The TAKE with Rick Klein
Both of these things can be true: Democrats are on the precipice of historic domestic legislative achievements and braced for a midterm wipeout that would fit with historical trends.
This can also be true: A foreign-policy choice could subsume all of that — and it’s not even one where President Joe Biden was reversing a position taken by his predecessor.
Evan Vucci/APPresident Joe Biden speaks about prescription drug prices and his “Build Back Better” agenda from the East Room of the White House, Aug. 12, 2021.
Weakening poll numbers are just a piece of it. Biden’s standing has long been tied to perceptions of his handling of the pandemic, and normalcy has been elusive this summer.
The Taliban’s advance has the Pentagon now sending 3,000 combat troops into Afghanistan to help withdraw civilian staff and Afghans who have helped the long U.S. mission there. That’s happening even before the deadline Biden set for troop withdrawal — a decision he said this week that he stands by.
Congress, meanwhile, is on its own truncated break knowing that House passage of the Senate infrastructure bill is not guaranteed, just as Senate moderates could sink the far larger social-spending package favored by progressives.
Biden was once both attacked and praised as someone who would be an incremental approach to progress in the presidency. There’s nothing small about the challenges ahead.
The RUNDOWN with Averi Harper
In the culture war that has become the debate over COVID-19-related safety precautions in schools, the momentum appears to be on the side of those who are pro-safety precautions.
Florida Gov. Ron DeSantis had threatened to slash the pay of local education officials who refused to let families opt out of mask mandates. But the threats have rung hollow — DeSantis doesn’t have the power. Instead, his office is calling on local education officials defying his anti-mask order to dock their own pay.
In Texas, a growing number of school districts are openly disregarding Gov. Greg Abbott’s anti-mask order and mandating masks. It comes as Abbott and Texas Attorney General Ken Paxton have levied threats to sue.
Mike Stewart/APPro-mask wearing demonstrators stage a protest at the Cobb County School Board Headquarters in Marietta, Ga., Aug. 12, 2021.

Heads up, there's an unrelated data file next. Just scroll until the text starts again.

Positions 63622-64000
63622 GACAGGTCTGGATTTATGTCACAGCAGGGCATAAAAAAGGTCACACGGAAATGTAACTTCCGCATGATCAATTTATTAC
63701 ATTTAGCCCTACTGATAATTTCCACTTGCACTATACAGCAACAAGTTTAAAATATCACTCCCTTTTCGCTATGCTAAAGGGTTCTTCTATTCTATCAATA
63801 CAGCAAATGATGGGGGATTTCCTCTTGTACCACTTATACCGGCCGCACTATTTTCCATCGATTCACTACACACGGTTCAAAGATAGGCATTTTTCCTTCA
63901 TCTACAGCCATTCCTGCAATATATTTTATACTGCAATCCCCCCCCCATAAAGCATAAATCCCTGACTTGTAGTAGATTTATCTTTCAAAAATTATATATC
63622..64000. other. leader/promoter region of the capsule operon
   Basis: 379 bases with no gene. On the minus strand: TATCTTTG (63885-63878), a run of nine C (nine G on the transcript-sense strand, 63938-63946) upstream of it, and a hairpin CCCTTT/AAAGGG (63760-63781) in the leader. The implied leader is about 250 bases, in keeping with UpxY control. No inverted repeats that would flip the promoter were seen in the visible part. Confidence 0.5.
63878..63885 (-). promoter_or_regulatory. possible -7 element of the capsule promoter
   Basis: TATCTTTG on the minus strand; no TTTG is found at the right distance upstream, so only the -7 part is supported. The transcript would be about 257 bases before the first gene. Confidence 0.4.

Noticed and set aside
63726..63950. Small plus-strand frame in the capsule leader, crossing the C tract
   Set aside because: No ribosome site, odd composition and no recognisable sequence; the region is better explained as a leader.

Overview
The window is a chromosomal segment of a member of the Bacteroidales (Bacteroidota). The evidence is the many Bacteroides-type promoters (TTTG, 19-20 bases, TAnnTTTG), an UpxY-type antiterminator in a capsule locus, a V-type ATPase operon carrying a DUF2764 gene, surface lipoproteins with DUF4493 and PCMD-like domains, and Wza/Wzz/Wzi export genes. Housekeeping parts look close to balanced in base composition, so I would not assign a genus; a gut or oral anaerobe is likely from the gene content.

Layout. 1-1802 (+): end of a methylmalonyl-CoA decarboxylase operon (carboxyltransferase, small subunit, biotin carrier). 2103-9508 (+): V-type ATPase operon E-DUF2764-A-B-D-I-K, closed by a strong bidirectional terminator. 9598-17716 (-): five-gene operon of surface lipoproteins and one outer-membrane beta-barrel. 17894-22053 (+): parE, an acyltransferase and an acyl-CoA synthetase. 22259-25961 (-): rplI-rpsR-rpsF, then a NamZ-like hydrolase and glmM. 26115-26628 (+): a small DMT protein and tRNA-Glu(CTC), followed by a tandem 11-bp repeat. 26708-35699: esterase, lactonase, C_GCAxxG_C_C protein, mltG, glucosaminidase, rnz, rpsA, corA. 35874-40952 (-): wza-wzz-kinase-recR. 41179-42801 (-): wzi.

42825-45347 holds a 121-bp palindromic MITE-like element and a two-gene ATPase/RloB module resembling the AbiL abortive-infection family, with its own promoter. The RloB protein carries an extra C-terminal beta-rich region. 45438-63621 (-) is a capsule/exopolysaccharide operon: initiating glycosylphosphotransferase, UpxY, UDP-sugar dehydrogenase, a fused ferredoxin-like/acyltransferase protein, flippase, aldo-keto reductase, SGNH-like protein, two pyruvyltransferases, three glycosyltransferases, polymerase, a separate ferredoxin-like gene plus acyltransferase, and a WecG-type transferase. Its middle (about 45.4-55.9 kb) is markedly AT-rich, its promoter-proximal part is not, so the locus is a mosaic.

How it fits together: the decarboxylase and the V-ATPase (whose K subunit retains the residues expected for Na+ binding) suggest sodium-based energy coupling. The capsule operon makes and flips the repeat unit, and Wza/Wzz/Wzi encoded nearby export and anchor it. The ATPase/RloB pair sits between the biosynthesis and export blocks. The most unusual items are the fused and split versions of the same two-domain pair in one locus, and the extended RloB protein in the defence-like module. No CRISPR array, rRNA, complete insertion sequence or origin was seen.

The National Education Association, the nation’s largest teachers union, has endorsed vaccine or COVID testing requirements for teachers following California Gov. Gavin Newsom’s announcement his state would be the first to require vaccines or a rigorous testing schedule for teachers.
“This isn’t about politics. This is about keeping our children safe,” the president said on Thursday. “To the mayors, school superintendents, educators, local leaders who are standing up to the governors politicizing mask protection for our kids, thank you.”
The TIP with Alisa Wiersema
The much anticipated census redistricting drop offered a peek into the way in which data could end up translating into politics in the coming months — especially in some battleground states.
According to information made public Thursday, the nation’s fastest-growing metro area over the last decade was The Villages in Florida, “which grew 39% from about 93,000 people to about 130,000 people.” The Sumter County area is a retirement community in the state’s 11th Congressional District. Republicans have been growing their winning margins there over the last several general election cycles, thereby contributing to the state’s increasingly red political trajectory.
Fduckett/APA county map of the United States and Puerto Rico shows percentage change in population 2010 to 2020.
The newly branded battleground of Arizona can also boast another new title — the home of the nation’s fastest-growing city, Phoenix. Over the last decade, the capital had an 11.2% change in population. Democrats have gradually expanded their influence in the area over the last several cycles — even helping Biden flip the state in November. The population growth in the state’s most populous area could further solidify Arizona as a blue state.
Pennsylvania, the state that clinched Biden the presidency, could continue its track record as a political tossup. It is slated to lose a congressional seat given that areas outside of the southeast saw population declines. The data could further highlight Pennsylvania’s existing urban versus rural political divide.
ABC News’ “Start Here” podcast. Friday morning’s episode features former Marine colonel and ABC News contributor Stephen Ganyard, who has the latest on the rapidly deteriorating situation in Afghanistan. ABC News’ Anne Flaherty previews today’s CDC advisory committee meeting on vaccine booster shots. And Galen Druke from our partners at FiveThirtyEight breaks down the newly-released 2020 U.S. census data. http://apple.co/2HPocUL
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